Have you ever wondered what’s the difference between program files and program files (x86) on C Drive? Well, here’s a short answer:
These are two file types on a C drive where data of different sizes are installed. The main folder where applications of 64-bit size are installed is ‘Program Files’. While 32-bit size compatible applications land in Program Files (x86).
As far as Windows is concerned, there are two versions, 32-bit and 64-bit.
Program files are the most important files on your computer. They contain your programs, applications, and settings. They are often referred to as “.exe” files on Windows computers and “.dmg” files on Mac (Apple) computers, although these terms are used by different operating systems.
Throughout this article, I’ll discuss the use of these program files in detail and address your different queries.
So, let’s explore these digital details…
This is the folder that is available on both 32-bit and 64-bit versions of the Windows Operating Systems. On a 32-bit compatible Windows Operating System, files and applications of the 32-bit size will be installed.
Whereas a 64-bit operating system stores files of 64-bit in the folder named ‘Program Files’. It’s important to note that you can’t store files that are larger than 32-bit on a 32-bit variant of the Windows Operating System.
What Are Program Files (x86)?
Not many people know how many bits their computer has. In Windows, there are usually two variants: 32-bit and 64-bit. When installing files and software, it’s really important to unveil this information.
The best way to do this is to check whether there are two program files in the C drive, including Program Files (x86). If your hard drive has this folder, it means your computer is 64-bit.
Since the 64-bit variant of the Windows OS installs 32-bit files separately, this folder is created on a C drive. The chances of a conflict are high if you download two different versions of the same application, 32-bit, and 64-bit. Therefore the system creates separate files to run everything smoothly without any conflict.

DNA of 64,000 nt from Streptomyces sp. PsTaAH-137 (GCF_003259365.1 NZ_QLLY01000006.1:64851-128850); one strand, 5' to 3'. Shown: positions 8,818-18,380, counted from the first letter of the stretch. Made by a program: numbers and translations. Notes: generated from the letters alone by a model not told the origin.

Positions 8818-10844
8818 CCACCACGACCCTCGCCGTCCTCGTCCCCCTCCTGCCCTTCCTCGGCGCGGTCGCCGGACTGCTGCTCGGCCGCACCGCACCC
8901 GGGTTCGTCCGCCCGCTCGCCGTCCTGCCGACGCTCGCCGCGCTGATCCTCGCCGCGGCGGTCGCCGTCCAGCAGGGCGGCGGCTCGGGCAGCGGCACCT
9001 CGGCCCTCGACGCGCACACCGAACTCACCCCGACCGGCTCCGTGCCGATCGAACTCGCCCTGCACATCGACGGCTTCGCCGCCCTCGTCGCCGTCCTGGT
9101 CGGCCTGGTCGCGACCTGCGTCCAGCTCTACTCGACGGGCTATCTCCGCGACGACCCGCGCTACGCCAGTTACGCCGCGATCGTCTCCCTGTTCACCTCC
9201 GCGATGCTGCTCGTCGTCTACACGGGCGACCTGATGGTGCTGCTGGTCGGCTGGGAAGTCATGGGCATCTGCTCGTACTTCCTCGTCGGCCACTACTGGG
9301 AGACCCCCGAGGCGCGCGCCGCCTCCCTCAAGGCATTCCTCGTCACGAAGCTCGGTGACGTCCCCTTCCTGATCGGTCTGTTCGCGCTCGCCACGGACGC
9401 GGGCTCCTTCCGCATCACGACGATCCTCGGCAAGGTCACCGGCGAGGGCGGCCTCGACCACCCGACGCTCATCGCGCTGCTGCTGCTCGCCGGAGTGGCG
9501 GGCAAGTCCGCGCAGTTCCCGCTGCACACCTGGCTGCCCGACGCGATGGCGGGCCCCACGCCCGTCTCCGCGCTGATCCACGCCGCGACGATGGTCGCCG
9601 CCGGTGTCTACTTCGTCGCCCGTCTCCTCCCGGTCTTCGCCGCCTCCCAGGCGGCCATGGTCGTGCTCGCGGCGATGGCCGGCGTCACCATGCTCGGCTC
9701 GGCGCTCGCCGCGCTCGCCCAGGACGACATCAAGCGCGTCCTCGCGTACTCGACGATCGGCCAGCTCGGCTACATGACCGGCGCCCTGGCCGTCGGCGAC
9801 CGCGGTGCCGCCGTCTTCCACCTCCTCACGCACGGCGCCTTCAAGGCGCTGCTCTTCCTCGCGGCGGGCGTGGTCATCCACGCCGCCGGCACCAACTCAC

You won’t see any folder on a 32-bit variant of the Windows OS, which means you cannot install applications larger than 32-bit.
Why Is It Called Program Files (x86)?
You may wonder why Program Files are called Program Files (x86). The x in ‘x86’ refers to ISA (instruction set architecture).
This architecture has seen the following updates since it has been designed.
|Extension of x86 or 80×86|
|16-bit instructions||16-bit processors|
|32-bit instructions||32-bit processors|
When Intel first introduced 8086 architecture, it came with 16-bit instructions that could work for 16-bit processors. Then they extended it to 32-bit processors that work for 32-bit processors.
Formerly known as 80×86, this family of processors and instruction sets is referred to as x86.
With each extension, there has been more support for the features.
As you probably know, a 64-bit OS stores files and applications that are 32-bit in the ‘Program Files (x86)’ folder. 32-bit applications don’t store in the original folder ‘Program Files’ as the OS has another folder ‘Program Files (x86)’, where 32-bit applications are stored.
Furthermore, its emergence is from the 8086 processors and instructions set of Intel. Therefore, it is given the moniker x86.
What To Remove From Program Files?